I am aware that in theories with spontaneous symmetry breaking, Magnetic Monopoles can exist as topological solitons. Can the same be done with the Standard Model gauge group. I am familiar with the contents of 't Hooft's paper Magnetic Monopoles in Unified Gauge theories. But the analysis in that paper is done for the $\operatorname{SO}(3)$ gauge group.

Is there a similar analysis for the standard model gauge group? Does the discovery of Higgs particle imply the existence of magnetic monopoles as topological solitons, and magnetic charge being treated as a topological charge?


1 Answer 1


No, I believe the Standard Model does not predict monopoles as a result of symmetry breaking. This is because the symmetry breaking $\mathrm{SU(2)} \times \mathrm{U(1)} \rightarrow \mathrm{U(1)}$ does not allow for topological solitons to exist.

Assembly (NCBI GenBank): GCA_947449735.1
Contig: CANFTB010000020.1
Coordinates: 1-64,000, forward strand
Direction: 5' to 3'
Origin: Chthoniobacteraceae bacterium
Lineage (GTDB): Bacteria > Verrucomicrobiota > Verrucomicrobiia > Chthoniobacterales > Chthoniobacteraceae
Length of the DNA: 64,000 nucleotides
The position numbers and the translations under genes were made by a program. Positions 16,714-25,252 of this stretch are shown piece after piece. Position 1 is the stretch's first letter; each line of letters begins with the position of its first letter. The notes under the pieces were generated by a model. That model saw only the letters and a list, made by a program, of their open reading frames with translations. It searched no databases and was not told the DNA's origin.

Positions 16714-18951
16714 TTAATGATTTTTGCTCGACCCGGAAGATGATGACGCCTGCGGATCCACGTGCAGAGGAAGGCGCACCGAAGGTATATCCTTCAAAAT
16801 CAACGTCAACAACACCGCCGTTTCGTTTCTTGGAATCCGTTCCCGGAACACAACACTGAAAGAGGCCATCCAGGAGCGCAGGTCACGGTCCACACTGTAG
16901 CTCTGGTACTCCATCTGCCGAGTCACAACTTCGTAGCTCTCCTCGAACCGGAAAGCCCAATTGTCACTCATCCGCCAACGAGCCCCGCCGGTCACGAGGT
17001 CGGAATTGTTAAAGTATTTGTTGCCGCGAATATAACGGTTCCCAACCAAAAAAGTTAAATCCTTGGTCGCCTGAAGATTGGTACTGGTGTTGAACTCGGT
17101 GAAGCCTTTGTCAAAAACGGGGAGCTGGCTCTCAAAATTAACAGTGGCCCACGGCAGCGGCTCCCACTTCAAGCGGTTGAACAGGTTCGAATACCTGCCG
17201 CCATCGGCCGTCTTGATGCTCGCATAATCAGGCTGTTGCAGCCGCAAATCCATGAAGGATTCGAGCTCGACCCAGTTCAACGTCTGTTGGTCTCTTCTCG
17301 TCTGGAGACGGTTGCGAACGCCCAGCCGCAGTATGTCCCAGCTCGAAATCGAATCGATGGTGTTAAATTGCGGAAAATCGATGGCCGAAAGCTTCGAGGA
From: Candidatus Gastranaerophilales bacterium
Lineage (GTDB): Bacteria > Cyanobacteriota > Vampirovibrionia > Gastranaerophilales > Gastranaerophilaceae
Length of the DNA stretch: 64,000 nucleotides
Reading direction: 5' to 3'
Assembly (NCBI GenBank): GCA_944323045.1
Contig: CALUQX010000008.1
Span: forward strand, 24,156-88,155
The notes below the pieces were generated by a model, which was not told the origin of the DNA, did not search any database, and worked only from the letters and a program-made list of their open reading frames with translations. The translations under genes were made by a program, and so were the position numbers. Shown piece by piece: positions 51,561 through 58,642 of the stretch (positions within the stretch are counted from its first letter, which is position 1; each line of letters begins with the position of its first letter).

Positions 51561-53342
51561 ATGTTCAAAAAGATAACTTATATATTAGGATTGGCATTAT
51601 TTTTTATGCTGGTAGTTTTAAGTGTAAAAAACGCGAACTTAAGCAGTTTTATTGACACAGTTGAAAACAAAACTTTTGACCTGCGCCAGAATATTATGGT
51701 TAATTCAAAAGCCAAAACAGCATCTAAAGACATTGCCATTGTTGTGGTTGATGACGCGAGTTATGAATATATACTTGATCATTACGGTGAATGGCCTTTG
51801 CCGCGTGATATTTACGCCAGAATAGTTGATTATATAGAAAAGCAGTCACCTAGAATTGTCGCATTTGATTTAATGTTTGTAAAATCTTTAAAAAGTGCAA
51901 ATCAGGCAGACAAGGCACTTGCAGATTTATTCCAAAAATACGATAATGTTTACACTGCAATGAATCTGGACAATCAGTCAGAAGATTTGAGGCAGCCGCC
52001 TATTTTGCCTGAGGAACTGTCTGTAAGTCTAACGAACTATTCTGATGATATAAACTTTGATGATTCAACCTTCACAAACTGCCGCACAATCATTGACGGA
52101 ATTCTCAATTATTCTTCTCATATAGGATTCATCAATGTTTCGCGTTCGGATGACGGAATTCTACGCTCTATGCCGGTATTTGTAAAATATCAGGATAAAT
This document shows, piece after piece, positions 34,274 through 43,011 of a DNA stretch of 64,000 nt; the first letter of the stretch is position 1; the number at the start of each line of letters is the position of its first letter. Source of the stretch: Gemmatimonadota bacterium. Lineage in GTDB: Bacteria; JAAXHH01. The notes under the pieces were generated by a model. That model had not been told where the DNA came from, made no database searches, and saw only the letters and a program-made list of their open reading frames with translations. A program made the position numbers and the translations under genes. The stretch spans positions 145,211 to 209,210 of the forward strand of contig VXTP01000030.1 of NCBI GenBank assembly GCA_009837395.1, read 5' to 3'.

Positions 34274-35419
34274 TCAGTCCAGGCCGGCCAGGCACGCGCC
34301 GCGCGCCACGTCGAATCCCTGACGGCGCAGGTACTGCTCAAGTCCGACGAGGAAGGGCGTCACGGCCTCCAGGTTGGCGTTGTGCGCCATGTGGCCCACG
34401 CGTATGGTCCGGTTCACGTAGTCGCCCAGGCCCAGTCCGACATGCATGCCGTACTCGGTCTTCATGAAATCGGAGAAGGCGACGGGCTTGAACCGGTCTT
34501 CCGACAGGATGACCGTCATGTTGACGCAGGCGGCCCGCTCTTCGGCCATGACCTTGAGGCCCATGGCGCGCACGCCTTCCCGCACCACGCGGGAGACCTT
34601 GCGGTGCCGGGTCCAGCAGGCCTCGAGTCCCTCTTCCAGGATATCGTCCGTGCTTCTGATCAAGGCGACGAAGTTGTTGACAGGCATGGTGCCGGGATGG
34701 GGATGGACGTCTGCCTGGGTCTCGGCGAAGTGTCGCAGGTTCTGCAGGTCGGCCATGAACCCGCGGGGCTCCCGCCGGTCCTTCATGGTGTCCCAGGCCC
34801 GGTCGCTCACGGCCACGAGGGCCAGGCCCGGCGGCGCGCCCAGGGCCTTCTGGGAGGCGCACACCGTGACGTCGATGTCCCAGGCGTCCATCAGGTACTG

Edit: $\pi_2(\mathrm{SU(2)} \times \mathrm{U(1)}/\mathrm{U(1))}=\pi_2(S^3)=0$

Source: To be or not to be? Magnetic monopoles in non-abelian gauge theories by F. Alexander Bais

  • $\begingroup$ Interesting, Can you please elaborate the on the calculation of the Homotopy group.In specific Why is SU(2)*U(1)/U(1) The same as S3. $\endgroup$
    – Prathyush
    Sep 8, 2013 at 15:02
  • $\begingroup$ @Prathyush Unfortunately, I'm not sure ho to calculate this (I've read it in some sources, for instance arxiv.org/abs/hep-th/0407197). However, I would be very interested to know how to calculate this, so maybe anybody else could explain this or provide some references? $\endgroup$
    – Hunter
    Sep 9, 2013 at 16:44
  • 2
    $\begingroup$ I offered a bounty hopefully some one will notice. $\endgroup$
    – Prathyush
    Sep 10, 2013 at 3:13

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